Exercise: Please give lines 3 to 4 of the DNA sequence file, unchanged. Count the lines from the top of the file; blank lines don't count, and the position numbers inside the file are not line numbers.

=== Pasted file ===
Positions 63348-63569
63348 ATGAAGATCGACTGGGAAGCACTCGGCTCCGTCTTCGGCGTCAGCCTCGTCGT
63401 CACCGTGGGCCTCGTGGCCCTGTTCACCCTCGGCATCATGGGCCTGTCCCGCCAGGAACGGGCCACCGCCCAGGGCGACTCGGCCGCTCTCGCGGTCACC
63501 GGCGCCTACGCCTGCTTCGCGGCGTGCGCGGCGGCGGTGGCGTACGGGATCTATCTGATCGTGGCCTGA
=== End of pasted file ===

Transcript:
63401 CACCGTGGGCCTCGTGGCCCTGTTCACCCTCGGCATCATGGGCCTGTCCCGCCAGGAACGGGCCACCGCCCAGGGCGACTCGGCCGCTCTCGCGGTCACC
63501 GGCGCCTACGCCTGCTTCGCGGCGTGCGCGGCGGCGGTGGCGTACGGGATCTATCTGATCGTGGCCTGA